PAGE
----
Taught by: TBA

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AMST 440 SEM Racial Capitalism

Last offered Spring 2017

This class will interrogate the ways in which capitalist economies have "always and everywhere" relied upon forms of racist domination and exclusion. Although the United States will be in the foreground, the subject requires an international perspective by its very nature. We will consider the ways in which the violent expropriation of land from the indigenous peoples of the Americas, paired with chattel slavery and other coercive forms of labor, made possible the rise of a capitalist world economy centered in Europe during the early modern period. We will then explore ways racial divisions have undermined the potential for unified movements of poor and working people to challenge the prerogatives of wealthy citizens, and served to excuse imperial violence waged in the name of securing resources and "opening markets". Ideas about gender and sexuality always undergird racial imaginaries, so we will study, for instance, the ways rhetoric about "welfare queens" has impacted public assistance programs, and claims about the embodiment of Asian women play into the international division of labor. We will also be attentive to the means - from interracial unionism to national liberation struggles - by which subjects of racial capitalism have resisted its dehumanizing effects. This is a reading intensive course that will challenge students to synthesize historical knowledge with concepts drawn from scholars working in the traditions of Marxist, decolonial, and materialist feminist thought, including: Angela Davis, Cedric Robinson, Anibal Quijano, Chandra Mohanty, David Roediger, Stuart Hall, Ruth Wilson Gilmore, and Silvia Federici [ more ]

AMST 478(S) SEM Cold War Landscapes

The Cold War between the United States and the Soviet Union set in motion dramatic changes to the natural and built environments of many nations between 1945 and 1991. Nuclear test and missile launch sites, naval installations, military production operations, and border securitizations are just a few of the most obvious ways in which the stand-off between the two countries altered rural and urban landscapes around the world. But one can also see the Cold War as setting in motion less immediately direct but nonetheless profound changes to the way that many people saw and planned for the environments around them, as evidenced, for instance, by the rise of the American suburb, the reconstruction of postwar Europe, and agricultural and industrial initiatives in nations across the globe. We will begin this seminar by exploring several distinct "Cold War landscapes" in the United States and North America. We will then move on to examining others in Europe and the Soviet Union. Our approach to our topics will be interdisciplinary throughout the semester, with the additional goal of helping students frame their final projects. Students are encouraged to write their research papers on any geographical area of the world that interests them. [ more ]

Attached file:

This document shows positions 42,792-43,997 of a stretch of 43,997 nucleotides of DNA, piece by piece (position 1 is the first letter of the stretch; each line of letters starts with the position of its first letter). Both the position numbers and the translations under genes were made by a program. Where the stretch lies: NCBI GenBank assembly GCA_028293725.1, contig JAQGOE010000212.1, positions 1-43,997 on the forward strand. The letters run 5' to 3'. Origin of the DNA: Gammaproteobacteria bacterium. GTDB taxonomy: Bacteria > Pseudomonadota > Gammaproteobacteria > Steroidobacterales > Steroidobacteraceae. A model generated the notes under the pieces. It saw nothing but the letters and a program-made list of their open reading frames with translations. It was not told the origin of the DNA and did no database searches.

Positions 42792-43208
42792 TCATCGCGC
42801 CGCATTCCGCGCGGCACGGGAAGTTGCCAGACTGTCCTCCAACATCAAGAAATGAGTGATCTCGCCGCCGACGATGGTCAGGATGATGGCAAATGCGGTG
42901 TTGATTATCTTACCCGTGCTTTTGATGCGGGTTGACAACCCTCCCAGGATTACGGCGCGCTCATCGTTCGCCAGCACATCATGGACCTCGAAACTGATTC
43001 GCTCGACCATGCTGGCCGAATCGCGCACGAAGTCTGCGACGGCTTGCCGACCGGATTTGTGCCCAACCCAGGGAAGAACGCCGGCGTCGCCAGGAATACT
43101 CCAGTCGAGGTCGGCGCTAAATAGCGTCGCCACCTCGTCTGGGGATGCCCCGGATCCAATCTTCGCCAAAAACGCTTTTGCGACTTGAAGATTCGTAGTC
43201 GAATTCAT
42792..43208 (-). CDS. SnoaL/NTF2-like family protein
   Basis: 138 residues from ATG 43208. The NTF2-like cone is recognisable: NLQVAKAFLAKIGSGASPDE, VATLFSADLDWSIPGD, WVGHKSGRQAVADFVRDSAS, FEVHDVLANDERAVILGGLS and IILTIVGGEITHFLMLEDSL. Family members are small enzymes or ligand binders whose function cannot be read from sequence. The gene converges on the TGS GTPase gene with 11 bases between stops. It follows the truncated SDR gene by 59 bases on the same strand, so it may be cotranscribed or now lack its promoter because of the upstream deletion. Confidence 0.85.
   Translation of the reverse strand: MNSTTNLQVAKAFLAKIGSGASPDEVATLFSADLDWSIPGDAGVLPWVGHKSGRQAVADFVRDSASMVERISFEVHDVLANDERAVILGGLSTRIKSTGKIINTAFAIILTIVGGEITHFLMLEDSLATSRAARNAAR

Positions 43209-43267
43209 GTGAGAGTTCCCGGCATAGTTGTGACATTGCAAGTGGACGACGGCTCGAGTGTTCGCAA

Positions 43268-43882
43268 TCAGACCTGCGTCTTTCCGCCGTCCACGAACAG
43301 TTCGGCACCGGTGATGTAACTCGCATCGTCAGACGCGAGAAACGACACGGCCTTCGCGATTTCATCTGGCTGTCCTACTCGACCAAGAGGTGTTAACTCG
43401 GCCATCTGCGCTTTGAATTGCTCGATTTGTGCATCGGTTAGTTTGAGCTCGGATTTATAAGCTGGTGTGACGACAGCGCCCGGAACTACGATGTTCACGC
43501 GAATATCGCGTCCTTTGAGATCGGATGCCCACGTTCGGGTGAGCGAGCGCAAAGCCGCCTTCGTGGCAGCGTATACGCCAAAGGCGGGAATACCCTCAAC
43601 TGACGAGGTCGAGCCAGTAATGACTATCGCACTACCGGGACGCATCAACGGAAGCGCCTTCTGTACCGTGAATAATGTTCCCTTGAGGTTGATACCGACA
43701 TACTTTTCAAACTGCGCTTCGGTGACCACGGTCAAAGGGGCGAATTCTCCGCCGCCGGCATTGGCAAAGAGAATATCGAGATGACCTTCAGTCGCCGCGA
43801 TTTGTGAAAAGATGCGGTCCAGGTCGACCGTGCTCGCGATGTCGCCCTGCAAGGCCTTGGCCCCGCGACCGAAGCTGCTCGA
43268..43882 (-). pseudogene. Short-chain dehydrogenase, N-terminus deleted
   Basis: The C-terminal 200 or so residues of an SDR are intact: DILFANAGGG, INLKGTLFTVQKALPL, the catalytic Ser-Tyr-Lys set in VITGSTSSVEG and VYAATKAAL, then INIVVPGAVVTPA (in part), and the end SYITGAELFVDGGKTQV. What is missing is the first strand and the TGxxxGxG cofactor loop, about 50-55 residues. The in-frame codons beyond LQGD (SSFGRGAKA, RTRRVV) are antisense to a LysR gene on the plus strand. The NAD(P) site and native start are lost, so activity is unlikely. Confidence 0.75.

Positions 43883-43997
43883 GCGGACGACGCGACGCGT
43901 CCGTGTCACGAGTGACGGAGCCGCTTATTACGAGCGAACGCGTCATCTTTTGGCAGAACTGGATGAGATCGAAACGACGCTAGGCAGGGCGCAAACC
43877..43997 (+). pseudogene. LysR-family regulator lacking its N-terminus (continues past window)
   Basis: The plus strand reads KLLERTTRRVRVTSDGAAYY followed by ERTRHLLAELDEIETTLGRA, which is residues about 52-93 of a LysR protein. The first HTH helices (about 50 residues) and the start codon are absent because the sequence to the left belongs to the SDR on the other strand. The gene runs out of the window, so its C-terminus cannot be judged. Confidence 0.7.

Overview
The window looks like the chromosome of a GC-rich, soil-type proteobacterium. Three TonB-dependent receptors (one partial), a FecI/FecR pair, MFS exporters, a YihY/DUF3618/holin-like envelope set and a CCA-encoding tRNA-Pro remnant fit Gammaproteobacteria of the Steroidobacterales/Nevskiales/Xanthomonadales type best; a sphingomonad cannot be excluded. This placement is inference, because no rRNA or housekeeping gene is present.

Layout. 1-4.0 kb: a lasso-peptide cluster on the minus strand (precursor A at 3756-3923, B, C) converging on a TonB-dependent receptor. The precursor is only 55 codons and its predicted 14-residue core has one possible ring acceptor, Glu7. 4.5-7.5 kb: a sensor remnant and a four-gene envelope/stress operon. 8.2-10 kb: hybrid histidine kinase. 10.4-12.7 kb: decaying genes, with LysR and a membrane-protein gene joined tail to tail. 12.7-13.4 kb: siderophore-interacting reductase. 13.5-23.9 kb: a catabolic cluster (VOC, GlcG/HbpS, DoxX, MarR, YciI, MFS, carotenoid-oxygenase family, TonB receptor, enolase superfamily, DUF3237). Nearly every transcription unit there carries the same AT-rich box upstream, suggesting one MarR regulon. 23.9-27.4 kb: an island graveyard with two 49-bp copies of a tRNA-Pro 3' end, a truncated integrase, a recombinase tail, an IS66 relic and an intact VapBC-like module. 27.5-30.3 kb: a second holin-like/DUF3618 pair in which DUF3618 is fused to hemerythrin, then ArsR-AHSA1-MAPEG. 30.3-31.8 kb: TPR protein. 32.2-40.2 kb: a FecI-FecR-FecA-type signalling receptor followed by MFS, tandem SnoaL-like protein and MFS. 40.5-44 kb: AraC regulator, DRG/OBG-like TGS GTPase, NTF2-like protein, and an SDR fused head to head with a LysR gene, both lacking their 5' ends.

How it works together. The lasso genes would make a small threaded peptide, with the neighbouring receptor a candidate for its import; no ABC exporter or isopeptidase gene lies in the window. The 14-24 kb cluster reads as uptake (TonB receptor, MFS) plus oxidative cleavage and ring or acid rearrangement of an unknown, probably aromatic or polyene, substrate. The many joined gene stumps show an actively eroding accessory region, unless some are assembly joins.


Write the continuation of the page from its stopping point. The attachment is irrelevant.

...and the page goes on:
AMST 490(S) TUT The Suburbs

The suburbs transformed the United States. At the broadest level, they profoundly altered spatial residential geography (especially in terms of race), consumer expectations and behavior, governmental policies, cultural norms and assumptions, societal connections, and Americans' relationship to nature. More specifically, the different waves of post-World War II suburban development have both reflected large-scale shifts in how power and money have operated in the American political economy; and set in motion deep-seated changes in electoral politics, in Americans' understandings of how their income should be used, and in how the built landscape should be re-imagined. This tutorial will explore the rich historical literature that has emerged over the last twenty years to provide students with a history of the suburbs, to see the suburbs as more than simply collections of houses that drew individual homeowners who wanted to leave urban areas. We will focus most of our attention on the period from 1945 through the 1980s. Some of the questions we will consider will include: how did the first wave of suburban development bring together postwar racial and Cold War ideologies? Is it possible, as one historian has argued, that suburbs actually created the environmental movement of the 1960s? And how have historians understood the role that suburbs played in America's conservative political turn, leading to the election of Ronald Reagan? [ more ]